The moment Nguyen put strain on the triple surgical thread was the first time Kevin Portillo ever smiled on the left side of his face.
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That done, Nguyen removed a 12-centimetre segment of gracilis muscle, along with a section of artery and vein, from the inside of Kevin’s left thigh, as well as the obturator nerve. The muscle was secured in place by a customised splint that hooked into Kevin’s mouth and was sewn to the side of his head to keep the relocated muscle from pulling out before it healed.
The section was taken from Kevin’s thigh because the powerful upper leg is rich in muscles. “There are so many muscles that do the same function… you don’t miss this,” Nguyen says.
Well… most wouldn’t miss it. Kevin, a diehard young soccer fan, did. “When the surgery came I couldn’t play,” he says. “I didn’t know it would take that long. I thought it would take a couple days and I would be back.”
Just how long was he sidelined?
“It was more than two weeks,” he says, sorrowfully.
“He wasn’t concerned with how serious the surgery was,” his mother says, laughing. “He was more concerned with not being able to play soccer.”
Over the next year, Kevin began to get motion on the left side of his mouth.
“It’s really kind of a magical thing,” says Nguyen. “We do this procedure, a number of hours and effort, using not a small amount of resources. We don’t know if it works or not.
“I saw him post-operatively within the first couple of weeks, he looked like he had this big bulgy thing in his cheek. Nothing was moving. All of a sudden, he was smiling. It was a really incredible moment.”
© Natalie Keyssar for Mosaic
Well, it’s magical, but it’s also hard work. Low-tech and high-tech.
Kevin begins his regular occupational therapy session by holding a two-cent white plastic fork in his mouth and showing that he can move it up and down.
“Try to purse your lips together to make it stand up,” says Anne-Ashley Field, his therapist at CHoP. “We’ve got it pretty solid in the middle. Try to work it over to the weaker side. Nice try… and that’s harder.”
Kevin puts on purple latex gloves and pulls at the inside of his cheek.
“You’re going to do your stretch on the inside,” says Field. “A nice, slow hold. Good. Bring that thumb up… Do you feel like it’s getting looser than it was?”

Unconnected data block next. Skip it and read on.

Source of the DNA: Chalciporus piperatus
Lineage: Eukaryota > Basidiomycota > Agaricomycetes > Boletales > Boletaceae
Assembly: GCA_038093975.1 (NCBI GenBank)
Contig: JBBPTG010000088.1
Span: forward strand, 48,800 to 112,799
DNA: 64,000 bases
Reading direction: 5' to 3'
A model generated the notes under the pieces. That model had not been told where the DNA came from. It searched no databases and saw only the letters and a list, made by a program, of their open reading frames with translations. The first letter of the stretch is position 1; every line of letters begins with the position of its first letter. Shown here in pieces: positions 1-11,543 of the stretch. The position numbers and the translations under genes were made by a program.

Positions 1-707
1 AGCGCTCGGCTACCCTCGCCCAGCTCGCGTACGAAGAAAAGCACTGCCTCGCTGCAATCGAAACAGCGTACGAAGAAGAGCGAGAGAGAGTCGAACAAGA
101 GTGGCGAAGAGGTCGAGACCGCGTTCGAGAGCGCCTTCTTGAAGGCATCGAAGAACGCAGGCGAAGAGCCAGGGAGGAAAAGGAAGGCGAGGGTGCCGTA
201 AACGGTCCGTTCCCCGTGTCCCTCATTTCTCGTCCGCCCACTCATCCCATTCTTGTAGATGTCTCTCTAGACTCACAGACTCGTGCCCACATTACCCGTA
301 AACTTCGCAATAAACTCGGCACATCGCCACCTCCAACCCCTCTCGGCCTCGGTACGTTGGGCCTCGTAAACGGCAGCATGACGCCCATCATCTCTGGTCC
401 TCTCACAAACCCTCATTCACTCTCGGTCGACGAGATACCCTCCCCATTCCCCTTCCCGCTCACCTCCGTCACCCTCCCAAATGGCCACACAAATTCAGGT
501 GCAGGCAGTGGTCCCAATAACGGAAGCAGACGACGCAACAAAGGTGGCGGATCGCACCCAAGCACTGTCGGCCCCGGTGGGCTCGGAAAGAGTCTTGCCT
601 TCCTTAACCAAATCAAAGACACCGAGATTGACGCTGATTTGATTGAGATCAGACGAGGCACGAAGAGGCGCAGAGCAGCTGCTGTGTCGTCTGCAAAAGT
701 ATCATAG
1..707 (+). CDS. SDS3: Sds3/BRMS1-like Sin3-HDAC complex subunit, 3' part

“Mmm-hmmm,” Kevin agrees, gloved fingers in mouth.
She takes some photos. There is a lot of photography in facial therapy, to track progress.
“Now give me the biggest open-mouthed smile you can,” says Field. “Good. Can you make the left side go up even more? Try to make your gums even.”
Then, after more exercises, she asks if he is ready for the computer work.
They move into the next room, to a $20,000 Lenovo biometric therapy system. Field sticks a surface EMG – an oblong black sensor that reads electrical activity in the muscle – to Kevin’s left cheek and he plays a video game, Load Ship, where he moves animated boxes from a conveyor on the screen by smiling and relaxing.
“Give me a big smile,” Field says, calibrating the device. “And relax.”
He plays for four minutes, the game burbling a skittery kind of jazzy electronic music.
They play a few other games: one trying to get a man to a safe spot as two serrated blue spaces come together. Then a marble maze.
“How are you feeling?” she asks.
“Hurts,” he replies.
Physical rehabilitation is the part of the surgical process that often gets overlooked, but it can make the difference between success and failure.
“It’s huge, particularly with facial palsy,” says Nguyen. “You can do technically very sound surgery on two completely different patients and have two completely different outcomes based on how involved they are with their own therapy… It just doesn’t look as good.”
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How does Kevin feel about being able to fully smile after a lifetime of not being able to?
“I’ve been getting better on how I react. I do it automatically,” says Kevin. “Sometimes when somebody says a joke. It actually feels great now. Before it felt weird to not smile. Smiling with both sides of my mouth at same time, I feel I’m one of the other people who smiles right.”
His mother remembers the moment she noticed.
“We were at the table, we were eating,” says Silvia. “And then we said, ‘Kevin, are you moving there?’ He started moving. Not the way he was doing today; little movements.”
“We were eating,” he says. “I think she said something funny, and I just smiled.”
And how does smiling affect his life?
“Before, I was actually shy,” he says. “Right now, I’m less shy, more active.”
“I used to have trouble expressing my emotions. Now people know if I’m smiling or laughing. When I laughed, before, I laughed weird. And right now, they know, bit by bit, that I was trying to smile, I was expressing my laughter and my smile. When I play soccer, and score a goal, I’m happy. I’m smiling, to tell everybody I scored.”
Wellcome Collection’s exhibition Teeth runs in London from 17 May to 16 September 2018.